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    Jim, I saw that listing when I was cruising around about this topic. The Sorby seems to be the only company producing this creature. They are available, at The Best Things, but I just hate the thought of paying $85, plus shipping, for an M2 HSS gouge. I realize, though, that the 1 3/8" width makes it more expensive. If I get some good comments from users, perhaps that might be a purchase!

    Mike, I don't think the HF 3/4" spindle gouge is the same profile. I have that tool, as well, but the Continental gouge seems to be more shallow in the flute. I would also want a wider tool than 3/4". Thanks, though.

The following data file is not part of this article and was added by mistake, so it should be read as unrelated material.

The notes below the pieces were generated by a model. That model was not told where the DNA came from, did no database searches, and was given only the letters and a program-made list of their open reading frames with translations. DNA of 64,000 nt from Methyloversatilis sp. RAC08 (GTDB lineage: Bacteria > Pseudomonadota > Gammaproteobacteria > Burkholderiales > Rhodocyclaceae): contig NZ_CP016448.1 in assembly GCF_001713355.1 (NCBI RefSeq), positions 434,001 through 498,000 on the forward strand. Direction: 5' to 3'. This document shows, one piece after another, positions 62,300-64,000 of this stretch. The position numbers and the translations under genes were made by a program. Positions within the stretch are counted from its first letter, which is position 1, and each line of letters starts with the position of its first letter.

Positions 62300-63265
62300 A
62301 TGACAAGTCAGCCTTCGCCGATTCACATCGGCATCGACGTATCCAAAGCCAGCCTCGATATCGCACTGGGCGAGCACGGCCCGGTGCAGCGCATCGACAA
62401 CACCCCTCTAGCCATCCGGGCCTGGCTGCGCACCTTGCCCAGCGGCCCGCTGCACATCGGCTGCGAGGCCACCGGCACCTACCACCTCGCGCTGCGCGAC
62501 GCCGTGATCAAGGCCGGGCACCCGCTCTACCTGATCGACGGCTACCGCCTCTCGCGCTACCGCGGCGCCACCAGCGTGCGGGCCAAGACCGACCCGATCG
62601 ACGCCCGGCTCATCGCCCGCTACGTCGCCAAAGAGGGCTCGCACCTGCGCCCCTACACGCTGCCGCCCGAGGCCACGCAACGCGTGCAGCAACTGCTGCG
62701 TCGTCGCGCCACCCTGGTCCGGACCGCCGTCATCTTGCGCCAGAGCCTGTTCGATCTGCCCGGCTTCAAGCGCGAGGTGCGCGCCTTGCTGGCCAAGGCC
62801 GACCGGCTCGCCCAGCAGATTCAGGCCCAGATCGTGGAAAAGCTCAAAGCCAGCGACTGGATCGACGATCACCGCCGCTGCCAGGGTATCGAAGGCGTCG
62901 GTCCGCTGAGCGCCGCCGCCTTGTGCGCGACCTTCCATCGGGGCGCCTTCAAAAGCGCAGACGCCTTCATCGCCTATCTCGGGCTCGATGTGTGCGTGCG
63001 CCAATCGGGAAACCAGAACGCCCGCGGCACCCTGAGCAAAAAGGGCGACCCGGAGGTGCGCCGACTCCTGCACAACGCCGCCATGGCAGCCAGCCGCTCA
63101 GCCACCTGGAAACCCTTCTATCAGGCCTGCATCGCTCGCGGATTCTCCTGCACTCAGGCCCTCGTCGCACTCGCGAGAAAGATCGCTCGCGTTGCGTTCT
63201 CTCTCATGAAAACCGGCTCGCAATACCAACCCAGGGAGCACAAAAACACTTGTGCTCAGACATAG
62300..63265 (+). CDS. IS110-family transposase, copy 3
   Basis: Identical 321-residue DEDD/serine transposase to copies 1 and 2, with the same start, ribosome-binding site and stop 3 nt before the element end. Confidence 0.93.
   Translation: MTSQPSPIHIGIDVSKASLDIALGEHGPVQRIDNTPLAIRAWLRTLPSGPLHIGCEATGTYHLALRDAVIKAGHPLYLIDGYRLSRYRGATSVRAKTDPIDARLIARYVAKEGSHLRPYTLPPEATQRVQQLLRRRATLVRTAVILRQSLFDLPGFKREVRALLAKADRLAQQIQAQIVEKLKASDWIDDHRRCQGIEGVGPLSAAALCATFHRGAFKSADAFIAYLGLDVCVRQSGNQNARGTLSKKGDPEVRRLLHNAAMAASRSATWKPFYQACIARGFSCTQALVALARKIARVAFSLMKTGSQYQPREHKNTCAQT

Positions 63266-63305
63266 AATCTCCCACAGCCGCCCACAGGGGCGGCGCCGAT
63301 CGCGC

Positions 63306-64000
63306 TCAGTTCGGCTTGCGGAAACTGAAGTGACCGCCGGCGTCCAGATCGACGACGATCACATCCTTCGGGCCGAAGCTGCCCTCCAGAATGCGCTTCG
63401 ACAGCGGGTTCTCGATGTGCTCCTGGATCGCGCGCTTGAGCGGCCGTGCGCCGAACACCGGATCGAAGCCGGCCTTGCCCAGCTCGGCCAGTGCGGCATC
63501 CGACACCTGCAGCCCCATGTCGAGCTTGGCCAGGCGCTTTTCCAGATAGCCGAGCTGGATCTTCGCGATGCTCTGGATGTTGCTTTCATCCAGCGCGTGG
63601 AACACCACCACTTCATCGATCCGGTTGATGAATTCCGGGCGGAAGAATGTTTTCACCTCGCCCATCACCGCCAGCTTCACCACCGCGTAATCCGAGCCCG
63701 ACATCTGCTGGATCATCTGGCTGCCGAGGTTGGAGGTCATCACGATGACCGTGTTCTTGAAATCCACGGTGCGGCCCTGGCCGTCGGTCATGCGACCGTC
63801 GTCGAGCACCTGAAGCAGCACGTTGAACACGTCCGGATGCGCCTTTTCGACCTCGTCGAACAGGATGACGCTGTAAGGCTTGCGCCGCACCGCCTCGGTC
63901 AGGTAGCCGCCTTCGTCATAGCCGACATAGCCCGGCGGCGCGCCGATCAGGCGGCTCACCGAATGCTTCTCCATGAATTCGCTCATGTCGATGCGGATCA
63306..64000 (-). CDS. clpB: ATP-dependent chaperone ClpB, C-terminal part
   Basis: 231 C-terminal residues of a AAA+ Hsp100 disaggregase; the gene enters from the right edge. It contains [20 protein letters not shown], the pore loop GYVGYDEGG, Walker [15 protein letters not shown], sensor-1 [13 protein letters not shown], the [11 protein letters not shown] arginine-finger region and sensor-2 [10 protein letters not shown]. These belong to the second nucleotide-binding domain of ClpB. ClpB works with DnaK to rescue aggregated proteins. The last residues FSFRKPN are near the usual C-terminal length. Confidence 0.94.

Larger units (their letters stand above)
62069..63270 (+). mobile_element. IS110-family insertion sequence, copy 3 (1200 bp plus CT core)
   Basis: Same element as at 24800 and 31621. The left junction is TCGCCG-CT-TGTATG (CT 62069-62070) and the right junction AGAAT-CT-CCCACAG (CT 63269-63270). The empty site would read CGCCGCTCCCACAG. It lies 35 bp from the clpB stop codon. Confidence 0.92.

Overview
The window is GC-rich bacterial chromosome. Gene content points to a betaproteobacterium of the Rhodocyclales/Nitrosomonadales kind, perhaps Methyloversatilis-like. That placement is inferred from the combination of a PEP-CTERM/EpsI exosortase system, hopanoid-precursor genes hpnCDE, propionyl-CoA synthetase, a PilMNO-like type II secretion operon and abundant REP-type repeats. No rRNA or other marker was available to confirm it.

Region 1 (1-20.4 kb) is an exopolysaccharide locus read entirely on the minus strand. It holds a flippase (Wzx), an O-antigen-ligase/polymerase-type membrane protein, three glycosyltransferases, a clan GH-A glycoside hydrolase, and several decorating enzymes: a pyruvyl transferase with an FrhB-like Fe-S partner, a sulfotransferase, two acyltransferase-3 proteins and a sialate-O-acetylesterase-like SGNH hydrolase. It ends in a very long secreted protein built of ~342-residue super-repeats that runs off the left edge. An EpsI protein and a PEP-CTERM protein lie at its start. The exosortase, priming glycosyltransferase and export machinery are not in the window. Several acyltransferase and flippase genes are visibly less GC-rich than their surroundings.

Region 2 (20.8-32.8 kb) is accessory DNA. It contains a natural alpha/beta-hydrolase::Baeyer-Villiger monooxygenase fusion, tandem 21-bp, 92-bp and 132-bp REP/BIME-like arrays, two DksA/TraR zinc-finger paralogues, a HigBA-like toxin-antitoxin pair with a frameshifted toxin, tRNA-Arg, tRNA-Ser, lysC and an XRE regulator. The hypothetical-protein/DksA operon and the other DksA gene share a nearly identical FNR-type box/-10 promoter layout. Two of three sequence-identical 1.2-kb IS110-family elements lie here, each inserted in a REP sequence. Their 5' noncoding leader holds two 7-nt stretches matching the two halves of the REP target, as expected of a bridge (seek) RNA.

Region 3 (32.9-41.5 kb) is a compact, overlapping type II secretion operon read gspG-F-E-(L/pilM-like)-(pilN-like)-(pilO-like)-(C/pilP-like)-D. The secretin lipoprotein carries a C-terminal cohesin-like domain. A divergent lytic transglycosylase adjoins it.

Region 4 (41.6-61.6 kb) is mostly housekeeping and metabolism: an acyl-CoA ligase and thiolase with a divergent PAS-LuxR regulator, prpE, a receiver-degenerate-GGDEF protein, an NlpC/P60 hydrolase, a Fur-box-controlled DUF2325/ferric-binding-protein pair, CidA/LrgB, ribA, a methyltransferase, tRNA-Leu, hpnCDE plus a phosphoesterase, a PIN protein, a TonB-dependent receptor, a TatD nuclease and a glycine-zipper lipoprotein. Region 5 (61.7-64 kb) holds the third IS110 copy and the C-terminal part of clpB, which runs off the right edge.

5. #5
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    John, they are also refered to as 'German' spindle gouges, though 'continental' as opposed to 'english' is probably truer from my searches. Packard also makes and sells some
    100192-img.jpg

    I have the two from the HF set and use them for spindle work where I need large curves. since they are forged (with a tang) I don't think i would want to use them for faceplate work.
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  6. #6